Coronavirus and emerging technologies: Should we expect to give up our individual freedoms in favor of collective health?

Coronavirus and emerging technologies: Should we expect to give up our individual freedoms in favor of collective health?

“Data warfare”; if this expression has been commonplace for a few years when it comes to sharing personal data, it seems even more valid today in the context of a global pandemic.

Most of the developed countries are going through the most serious health and societal crisis ever known since the end of the Cold War, or even perhaps since the end of the Second World War.

The first affected by this tidal wave were the Asian countries, followed today by the European countries in the eye of the cyclone, and joined by the American continent which is not immune to the Covid-19 epidemic.

Countries are gradually entering battle order to fight against this invisible enemy. In Asia, the measures taken more than a month ago seem to be finally efficient. China, South Korea and Taiwan, particularly affected, note, at the time of writing, that the number of cases contaminated with Covid-19 as well as the number of deaths attributed to this same virus tends to decrease day by day.

 

Figure 1, Comparison table of Covid-19 control measures implemented by country

 

We are faced with a threat that we thought was over, and yet! To fight against this pandemic, against which we seem powerless, each State has chosen its own method. If Europe has bet on measures of containment of the population, in France, in Italy, in Spain or in Great Britain; Asian countries, for their part, have bet on a call for the empowerment of their population without strict confinement (movement that is widely followed elsewhere), large-scale screening measures and monitoring of populations using emerging technologies.

Is strict supervision of the populations, even if it means deviating from the rules of individual freedom in terms of digital surveillance, acceptable?

The question we can ask ourselves today, and in a legitimate way, is the following: is it ethical to sacrifice our individual freedoms for the benefit of collective health?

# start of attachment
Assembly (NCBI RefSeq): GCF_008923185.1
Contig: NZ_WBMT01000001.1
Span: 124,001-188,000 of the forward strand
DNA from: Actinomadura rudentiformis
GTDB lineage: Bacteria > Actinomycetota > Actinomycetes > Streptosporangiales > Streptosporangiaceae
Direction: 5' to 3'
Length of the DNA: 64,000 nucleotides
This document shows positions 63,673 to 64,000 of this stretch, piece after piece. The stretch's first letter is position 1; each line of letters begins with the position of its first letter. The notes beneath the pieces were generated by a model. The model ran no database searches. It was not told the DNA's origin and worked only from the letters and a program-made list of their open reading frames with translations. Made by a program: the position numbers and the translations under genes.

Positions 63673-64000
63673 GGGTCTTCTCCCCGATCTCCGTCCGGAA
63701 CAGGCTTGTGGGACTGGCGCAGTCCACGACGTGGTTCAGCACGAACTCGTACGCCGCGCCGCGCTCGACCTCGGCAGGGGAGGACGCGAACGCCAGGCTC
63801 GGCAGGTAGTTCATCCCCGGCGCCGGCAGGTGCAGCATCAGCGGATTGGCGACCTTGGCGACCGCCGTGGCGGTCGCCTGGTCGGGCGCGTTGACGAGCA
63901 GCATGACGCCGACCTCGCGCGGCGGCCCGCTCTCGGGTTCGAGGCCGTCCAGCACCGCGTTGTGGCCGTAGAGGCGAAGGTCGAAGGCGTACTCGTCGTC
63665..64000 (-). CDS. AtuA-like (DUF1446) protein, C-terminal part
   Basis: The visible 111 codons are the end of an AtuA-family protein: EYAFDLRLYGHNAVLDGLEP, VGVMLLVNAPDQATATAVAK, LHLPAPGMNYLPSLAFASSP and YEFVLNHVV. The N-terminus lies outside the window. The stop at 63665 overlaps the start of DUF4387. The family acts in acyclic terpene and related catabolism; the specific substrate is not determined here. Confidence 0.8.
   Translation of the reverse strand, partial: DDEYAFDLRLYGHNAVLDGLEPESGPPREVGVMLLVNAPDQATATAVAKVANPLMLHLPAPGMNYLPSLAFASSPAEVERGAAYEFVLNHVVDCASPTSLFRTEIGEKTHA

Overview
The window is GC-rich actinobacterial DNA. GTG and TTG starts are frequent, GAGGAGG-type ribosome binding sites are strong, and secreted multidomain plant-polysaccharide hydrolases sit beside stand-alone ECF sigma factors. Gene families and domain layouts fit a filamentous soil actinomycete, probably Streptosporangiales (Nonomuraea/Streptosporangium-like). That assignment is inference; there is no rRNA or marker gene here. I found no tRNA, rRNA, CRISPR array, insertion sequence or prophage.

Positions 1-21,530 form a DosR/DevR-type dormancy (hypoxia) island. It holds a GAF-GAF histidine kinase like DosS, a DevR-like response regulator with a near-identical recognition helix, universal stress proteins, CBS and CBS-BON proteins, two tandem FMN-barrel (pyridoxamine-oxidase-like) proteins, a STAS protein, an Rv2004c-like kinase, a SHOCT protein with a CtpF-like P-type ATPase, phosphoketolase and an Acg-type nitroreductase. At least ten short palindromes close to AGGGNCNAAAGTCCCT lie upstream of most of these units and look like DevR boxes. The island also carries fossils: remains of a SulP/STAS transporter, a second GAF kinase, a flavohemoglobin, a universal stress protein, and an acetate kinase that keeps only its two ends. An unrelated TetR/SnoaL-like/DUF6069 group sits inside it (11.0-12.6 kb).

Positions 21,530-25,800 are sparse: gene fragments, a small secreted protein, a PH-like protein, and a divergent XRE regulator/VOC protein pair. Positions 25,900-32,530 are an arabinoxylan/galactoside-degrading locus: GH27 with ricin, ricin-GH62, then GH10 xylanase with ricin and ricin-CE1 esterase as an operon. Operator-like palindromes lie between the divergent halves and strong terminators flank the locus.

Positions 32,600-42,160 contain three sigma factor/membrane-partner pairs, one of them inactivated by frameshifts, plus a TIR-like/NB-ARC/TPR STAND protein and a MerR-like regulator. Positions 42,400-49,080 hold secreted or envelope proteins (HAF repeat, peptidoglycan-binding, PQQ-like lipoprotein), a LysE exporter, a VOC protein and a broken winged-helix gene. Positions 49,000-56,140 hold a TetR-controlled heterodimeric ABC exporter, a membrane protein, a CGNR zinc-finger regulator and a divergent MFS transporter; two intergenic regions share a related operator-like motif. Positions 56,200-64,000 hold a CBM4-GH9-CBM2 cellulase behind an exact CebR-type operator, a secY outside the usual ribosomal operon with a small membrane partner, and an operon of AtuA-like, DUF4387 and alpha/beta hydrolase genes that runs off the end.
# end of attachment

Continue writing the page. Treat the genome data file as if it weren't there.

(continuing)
China, Taiwan and even South Korea have implemented many advanced technological tools, involving big data or artificial intelligence, making it possible not only to follow the epidemic in real time but also to contain its development. Overview and decryption of the technologies used.

 

 

China, the great sharing of health data

 

Big Data intervention

The Chinese government has widely encouraged local companies that hold user data to share it. Whether it’s patient medical data, subscriber communications data via telecoms, or passenger travel data via rail or aviation companies, all shared the data they had in their possession.

At the same time, in Beijing, each inhabitant has a QR code, which identifies all the useful information: postal address, telephone number, transport used … and new, since the beginning of the epidemic, the Pekingese are required to report via this QR code any recent trip to the Hubei region whose capital is Wuhan.

Once this data has been collected on a large scale, once analyzed and cross-referenced, it is possible to know and locate people infected with the virus. Then, in a second step, to follow their movements and to identify people whom they met. So many people potentially carrying the virus can create new sources of contamination, all thanks to big data and mass data collection. (1)

 

Reinforcement of Artificial Intelligence

Artificial intelligence is also an essential tool in this epidemiological struggle.

 

Figure 2, Screening of the Chinese population in public places thanks to artificial intelligence, Credit: Nicolas ASFOURI / AFP

A new kind of detector has appeared in Chinese public places, such as airports and highways. This detector combining facial recognition and infrared detection thermometer makes it possible to remotely measure the body temperature of people present in a crowd at the rate of 200 detections per minute. If the first temperature measurement of an individual turns out to be above normal, the concerned person is isolated to make a second measurement and to confirm or cancel the initial measurement.